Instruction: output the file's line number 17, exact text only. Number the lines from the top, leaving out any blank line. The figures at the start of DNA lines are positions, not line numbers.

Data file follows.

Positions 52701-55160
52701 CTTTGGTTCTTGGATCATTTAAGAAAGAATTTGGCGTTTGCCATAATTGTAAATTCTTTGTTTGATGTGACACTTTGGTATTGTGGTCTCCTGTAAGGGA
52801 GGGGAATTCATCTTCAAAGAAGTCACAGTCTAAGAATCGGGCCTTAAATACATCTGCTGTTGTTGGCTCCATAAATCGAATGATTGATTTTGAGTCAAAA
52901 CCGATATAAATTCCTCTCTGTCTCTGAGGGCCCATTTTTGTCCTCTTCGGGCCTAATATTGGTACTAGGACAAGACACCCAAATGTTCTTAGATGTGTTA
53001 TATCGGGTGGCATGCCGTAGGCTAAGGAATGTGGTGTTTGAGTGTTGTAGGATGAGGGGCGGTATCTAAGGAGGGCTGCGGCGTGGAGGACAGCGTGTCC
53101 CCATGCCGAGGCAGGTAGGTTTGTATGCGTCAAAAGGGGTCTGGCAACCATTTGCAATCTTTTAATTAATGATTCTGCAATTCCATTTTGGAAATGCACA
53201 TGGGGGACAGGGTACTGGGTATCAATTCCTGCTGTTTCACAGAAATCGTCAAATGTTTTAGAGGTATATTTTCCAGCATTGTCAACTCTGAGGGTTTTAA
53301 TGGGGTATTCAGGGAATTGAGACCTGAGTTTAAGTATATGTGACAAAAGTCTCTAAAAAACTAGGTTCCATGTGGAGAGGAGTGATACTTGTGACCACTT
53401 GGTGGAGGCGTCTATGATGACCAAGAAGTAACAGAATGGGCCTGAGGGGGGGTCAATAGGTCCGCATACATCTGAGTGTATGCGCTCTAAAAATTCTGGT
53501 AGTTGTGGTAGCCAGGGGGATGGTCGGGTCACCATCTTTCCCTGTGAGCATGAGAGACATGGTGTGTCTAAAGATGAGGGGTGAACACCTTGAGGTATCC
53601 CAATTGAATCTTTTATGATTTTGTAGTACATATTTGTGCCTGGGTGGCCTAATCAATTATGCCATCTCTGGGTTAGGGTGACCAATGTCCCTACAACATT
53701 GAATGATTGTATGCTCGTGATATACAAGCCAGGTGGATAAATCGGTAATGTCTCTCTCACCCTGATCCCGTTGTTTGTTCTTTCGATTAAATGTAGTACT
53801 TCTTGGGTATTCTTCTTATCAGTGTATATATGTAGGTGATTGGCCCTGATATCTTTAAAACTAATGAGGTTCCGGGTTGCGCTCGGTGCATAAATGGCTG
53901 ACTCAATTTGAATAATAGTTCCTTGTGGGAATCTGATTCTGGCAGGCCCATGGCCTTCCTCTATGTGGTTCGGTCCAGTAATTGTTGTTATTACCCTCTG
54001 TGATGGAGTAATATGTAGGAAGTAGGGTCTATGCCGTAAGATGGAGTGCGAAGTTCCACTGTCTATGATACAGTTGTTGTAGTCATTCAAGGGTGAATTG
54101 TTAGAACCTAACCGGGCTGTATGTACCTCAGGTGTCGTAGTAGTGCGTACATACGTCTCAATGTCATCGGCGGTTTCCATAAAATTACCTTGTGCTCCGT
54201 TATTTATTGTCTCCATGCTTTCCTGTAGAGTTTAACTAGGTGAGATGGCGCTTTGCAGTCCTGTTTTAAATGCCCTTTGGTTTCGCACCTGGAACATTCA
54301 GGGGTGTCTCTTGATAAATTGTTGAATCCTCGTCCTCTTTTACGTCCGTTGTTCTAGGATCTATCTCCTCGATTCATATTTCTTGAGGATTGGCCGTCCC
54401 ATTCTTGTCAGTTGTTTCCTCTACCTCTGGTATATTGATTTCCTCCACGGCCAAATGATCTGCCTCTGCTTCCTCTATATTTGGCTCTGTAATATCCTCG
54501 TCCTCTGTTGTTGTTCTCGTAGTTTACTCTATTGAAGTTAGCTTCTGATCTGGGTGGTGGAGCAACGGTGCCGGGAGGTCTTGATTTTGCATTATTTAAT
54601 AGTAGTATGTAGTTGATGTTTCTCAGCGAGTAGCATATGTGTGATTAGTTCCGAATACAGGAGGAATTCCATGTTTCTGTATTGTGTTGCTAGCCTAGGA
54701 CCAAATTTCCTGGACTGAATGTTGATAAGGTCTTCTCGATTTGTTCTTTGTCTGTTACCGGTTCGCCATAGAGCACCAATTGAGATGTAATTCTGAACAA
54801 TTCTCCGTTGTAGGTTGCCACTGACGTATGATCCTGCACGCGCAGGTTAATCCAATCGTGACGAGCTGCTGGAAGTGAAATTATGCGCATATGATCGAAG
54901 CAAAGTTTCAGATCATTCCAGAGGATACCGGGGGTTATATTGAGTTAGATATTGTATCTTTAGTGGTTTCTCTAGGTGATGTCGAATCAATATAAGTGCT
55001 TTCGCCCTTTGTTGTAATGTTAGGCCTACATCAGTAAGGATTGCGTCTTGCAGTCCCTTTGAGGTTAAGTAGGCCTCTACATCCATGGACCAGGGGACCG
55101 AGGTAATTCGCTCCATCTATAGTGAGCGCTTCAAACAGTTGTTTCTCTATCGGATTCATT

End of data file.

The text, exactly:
54201 TATTTATTGTCTCCATGCTTTCCTGTAGAGTTTAACTAGGTGAGATGGCGCTTTGCAGTCCTGTTTTAAATGCCCTTTGGTTTCGCACCTGGAACATTCA